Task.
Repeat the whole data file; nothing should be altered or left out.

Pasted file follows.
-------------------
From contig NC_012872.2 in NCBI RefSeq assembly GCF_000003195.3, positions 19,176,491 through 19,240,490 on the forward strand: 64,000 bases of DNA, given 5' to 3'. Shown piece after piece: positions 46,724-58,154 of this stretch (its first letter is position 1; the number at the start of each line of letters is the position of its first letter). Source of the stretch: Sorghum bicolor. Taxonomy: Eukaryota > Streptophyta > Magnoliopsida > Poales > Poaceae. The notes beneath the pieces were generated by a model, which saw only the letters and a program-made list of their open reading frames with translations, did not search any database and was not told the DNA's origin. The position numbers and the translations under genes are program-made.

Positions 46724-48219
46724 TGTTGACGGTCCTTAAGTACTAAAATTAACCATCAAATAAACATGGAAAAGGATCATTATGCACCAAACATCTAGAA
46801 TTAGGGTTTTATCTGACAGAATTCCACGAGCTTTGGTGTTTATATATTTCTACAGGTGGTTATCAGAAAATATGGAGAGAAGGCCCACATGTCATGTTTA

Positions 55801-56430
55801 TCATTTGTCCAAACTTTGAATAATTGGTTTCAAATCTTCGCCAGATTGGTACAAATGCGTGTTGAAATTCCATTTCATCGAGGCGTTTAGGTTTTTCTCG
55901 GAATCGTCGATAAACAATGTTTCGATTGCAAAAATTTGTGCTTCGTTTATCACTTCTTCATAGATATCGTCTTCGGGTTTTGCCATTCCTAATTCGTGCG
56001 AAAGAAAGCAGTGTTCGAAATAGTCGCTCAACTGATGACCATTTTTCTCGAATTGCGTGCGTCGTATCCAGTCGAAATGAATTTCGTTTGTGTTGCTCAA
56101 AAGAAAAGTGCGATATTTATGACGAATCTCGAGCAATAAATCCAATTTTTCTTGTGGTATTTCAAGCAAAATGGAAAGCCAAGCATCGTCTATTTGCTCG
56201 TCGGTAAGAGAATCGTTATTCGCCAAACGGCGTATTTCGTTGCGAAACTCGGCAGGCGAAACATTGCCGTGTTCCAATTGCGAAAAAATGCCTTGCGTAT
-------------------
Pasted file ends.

From contig NC_012872.2 in NCBI RefSeq assembly GCF_000003195.3, positions 19,176,491 through 19,240,490 on the forward strand: 64,000 bases of DNA, given 5' to 3'. Shown piece after piece: positions 46,724-58,154 of this stretch (its first letter is position 1; the number at the start of each line of letters is the position of its first letter). Source of the stretch: Sorghum bicolor. Taxonomy: Eukaryota > Streptophyta > Magnoliopsida > Poales > Poaceae. The notes beneath the pieces were generated by a model, which saw only the letters and a program-made list of their open reading frames with translations, did not search any database and was not told the DNA's origin. The position numbers and the translations under genes are program-made.

Positions 46724-48219
46724 TGTTGACGGTCCTTAAGTACTAAAATTAACCATCAAATAAACATGGAAAAGGATCATTATGCACCAAACATCTAGAA
46801 TTAGGGTTTTATCTGACAGAATTCCACGAGCTTTGGTGTTTATATATTTCTACAGGTGGTTATCAGAAAATATGGAGAGAAGGCCCACATGTCATGTTTA

Positions 55801-56430
55801 TCATTTGTCCAAACTTTGAATAATTGGTTTCAAATCTTCGCCAGATTGGTACAAATGCGTGTTGAAATTCCATTTCATCGAGGCGTTTAGGTTTTTCTCG
55901 GAATCGTCGATAAACAATGTTTCGATTGCAAAAATTTGTGCTTCGTTTATCACTTCTTCATAGATATCGTCTTCGGGTTTTGCCATTCCTAATTCGTGCG
56001 AAAGAAAGCAGTGTTCGAAATAGTCGCTCAACTGATGACCATTTTTCTCGAATTGCGTGCGTCGTATCCAGTCGAAATGAATTTCGTTTGTGTTGCTCAA
56101 AAGAAAAGTGCGATATTTATGACGAATCTCGAGCAATAAATCCAATTTTTCTTGTGGTATTTCAAGCAAAATGGAAAGCCAAGCATCGTCTATTTGCTCG
56201 TCGGTAAGAGAATCGTTATTCGCCAAACGGCGTATTTCGTTGCGAAACTCGGCAGGCGAAACATTGCCGTGTTCCAATTGCGAAAAAATGCCTTGCGTAT